Like Water for Chocolate: A Novel in Monthly Installments with Recipes, Romances, and Home Remedies
Laura Esquivel
Frida: A Biography of Frida Kahlo
Hayden Herrera
On Mexico’s most famous artist.
Malinche: A Novel
Laura Esquivel
Re-imagining the “Eve” of the conquest era. any winners of the Sor Juana Prize I can find in English.

List includes:

Mexican Village, Josephina Niggli - This is a collection of interrelated short stories set in post-revolutionary Mexico.  Niggli incorporates Mexican folklore, legends, traditions, and songs in her stories.  It was first published in 1945.

Canícula: Snapshots of a Girlhood en la Frontera, Norma Elia Cantú -  This is a fictional biography of growing up on the border in the 1940s, 50s and early 60s.

Tinisima, Elena Poniatowski - This is novel based on the life of photographer and revolutionary, Tina Modotti (one of, if not my favorite photographers).  Modotti was actually born in Italy, was a silent film star and the muse of Edward Weston.  They both lived in Mexico.  She became a photographer in her own right, but in the end she gave it up in favor of politics.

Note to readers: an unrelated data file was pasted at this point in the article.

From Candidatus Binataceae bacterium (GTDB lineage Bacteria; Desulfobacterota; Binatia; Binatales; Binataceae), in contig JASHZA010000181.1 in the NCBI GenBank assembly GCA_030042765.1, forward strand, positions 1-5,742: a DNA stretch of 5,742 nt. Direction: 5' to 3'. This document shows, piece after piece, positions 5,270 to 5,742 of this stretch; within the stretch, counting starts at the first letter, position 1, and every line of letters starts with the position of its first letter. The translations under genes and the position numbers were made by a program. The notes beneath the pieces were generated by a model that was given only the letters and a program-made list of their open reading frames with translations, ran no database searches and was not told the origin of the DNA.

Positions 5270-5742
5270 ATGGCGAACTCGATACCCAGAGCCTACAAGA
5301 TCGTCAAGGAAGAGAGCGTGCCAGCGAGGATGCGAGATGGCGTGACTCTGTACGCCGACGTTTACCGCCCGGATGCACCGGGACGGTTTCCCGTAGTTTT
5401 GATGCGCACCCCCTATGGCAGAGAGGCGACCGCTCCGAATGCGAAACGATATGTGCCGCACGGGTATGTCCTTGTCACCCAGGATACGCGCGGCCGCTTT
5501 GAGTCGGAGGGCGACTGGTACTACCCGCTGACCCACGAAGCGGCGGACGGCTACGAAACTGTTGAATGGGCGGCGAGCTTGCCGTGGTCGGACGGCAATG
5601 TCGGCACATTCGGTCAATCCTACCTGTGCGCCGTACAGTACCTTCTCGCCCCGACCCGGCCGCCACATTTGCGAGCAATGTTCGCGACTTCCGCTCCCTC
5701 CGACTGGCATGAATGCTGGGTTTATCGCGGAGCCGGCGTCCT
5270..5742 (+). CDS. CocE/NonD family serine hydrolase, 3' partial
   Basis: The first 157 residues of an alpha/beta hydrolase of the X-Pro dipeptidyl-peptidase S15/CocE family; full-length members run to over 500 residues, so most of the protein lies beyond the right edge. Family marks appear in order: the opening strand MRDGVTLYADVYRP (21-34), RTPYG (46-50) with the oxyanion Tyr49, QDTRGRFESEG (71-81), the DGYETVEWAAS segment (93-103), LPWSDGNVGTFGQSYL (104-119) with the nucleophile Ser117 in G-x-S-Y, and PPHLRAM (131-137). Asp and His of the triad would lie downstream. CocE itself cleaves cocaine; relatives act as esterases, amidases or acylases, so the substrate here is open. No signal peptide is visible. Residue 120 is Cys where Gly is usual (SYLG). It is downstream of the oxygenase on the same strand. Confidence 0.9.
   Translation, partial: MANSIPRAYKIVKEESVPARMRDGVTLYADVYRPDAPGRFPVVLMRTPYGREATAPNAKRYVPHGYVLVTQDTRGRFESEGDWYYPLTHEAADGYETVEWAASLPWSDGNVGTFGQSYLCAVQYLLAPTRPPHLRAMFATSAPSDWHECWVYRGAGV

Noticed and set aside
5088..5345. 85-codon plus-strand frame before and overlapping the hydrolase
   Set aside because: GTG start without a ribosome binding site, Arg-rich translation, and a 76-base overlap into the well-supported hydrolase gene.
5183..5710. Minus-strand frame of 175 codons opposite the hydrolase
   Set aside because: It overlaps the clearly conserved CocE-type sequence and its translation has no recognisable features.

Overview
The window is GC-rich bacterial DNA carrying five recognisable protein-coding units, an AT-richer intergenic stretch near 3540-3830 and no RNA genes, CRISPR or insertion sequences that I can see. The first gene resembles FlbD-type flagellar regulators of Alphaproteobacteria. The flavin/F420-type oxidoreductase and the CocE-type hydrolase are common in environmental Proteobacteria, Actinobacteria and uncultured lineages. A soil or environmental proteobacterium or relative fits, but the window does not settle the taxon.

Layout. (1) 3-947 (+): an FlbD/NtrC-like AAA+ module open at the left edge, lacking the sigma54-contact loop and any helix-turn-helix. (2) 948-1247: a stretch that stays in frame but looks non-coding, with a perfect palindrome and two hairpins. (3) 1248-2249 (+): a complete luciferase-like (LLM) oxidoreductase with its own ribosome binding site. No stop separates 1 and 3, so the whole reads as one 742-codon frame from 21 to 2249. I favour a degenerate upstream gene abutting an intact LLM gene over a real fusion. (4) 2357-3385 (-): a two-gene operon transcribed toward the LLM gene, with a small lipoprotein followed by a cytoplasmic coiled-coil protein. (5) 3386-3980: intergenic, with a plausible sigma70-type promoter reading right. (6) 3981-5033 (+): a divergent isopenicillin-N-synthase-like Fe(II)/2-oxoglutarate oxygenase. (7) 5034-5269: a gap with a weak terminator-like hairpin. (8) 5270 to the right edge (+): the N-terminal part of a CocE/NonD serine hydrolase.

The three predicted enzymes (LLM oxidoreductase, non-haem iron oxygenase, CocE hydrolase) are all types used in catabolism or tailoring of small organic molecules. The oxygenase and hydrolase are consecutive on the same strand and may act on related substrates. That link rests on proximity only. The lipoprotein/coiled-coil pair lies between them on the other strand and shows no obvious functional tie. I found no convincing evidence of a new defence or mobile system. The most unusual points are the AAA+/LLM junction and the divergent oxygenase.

Friday, September 07, 2007

Whoopi Equates Vick's Animal Cruelty to Puerto Rican Cockfighting

Is she serious?

"So much for the sedate alternative to Rosie O'Donnell on "The View." Whoopi Goldberg used her first day on the daytime chat show Tuesday to defend football star Michael Vick in his dogfighting case. Goldberg said that "from where he comes from" in the South, dogfighting isn't that unusual.

"It's like cockfighting in Puerto Rico," she said. "There are certain things that are indicative to certain parts of the country.""

Um, no it's not! First off, most Puerto Ricans (on mainland US) do not engage in cockfighting and as someone with a degree in anthropology and a background in cultural studies - I have never come across one mention of dogfighting or cruelly drowning dogs and bashing their heads in as part of a deep South/African American cultural study.

Secondly, while it's no argument that it's savage, in Puerto Rico cockfighting has been a legalized sport since 1933. There is no relevant comparison between what Vick's was doing in his mansion to the Puerto Ricans and cockfighting.

People who don't know what their talking about need to shut up, for real!
Don't perpetuate your own ignorant biases, please.

On to other news:

Scholastic wouldn't save Libreria Lectorum! They suck, if you ask me...
Read more here

NYC Events:

1. NYWIFT @ International Film Festivals in New York

A Brunch and A Day of Films by Latin American Filmmakers
@ Latinbeat Film Festival, 2007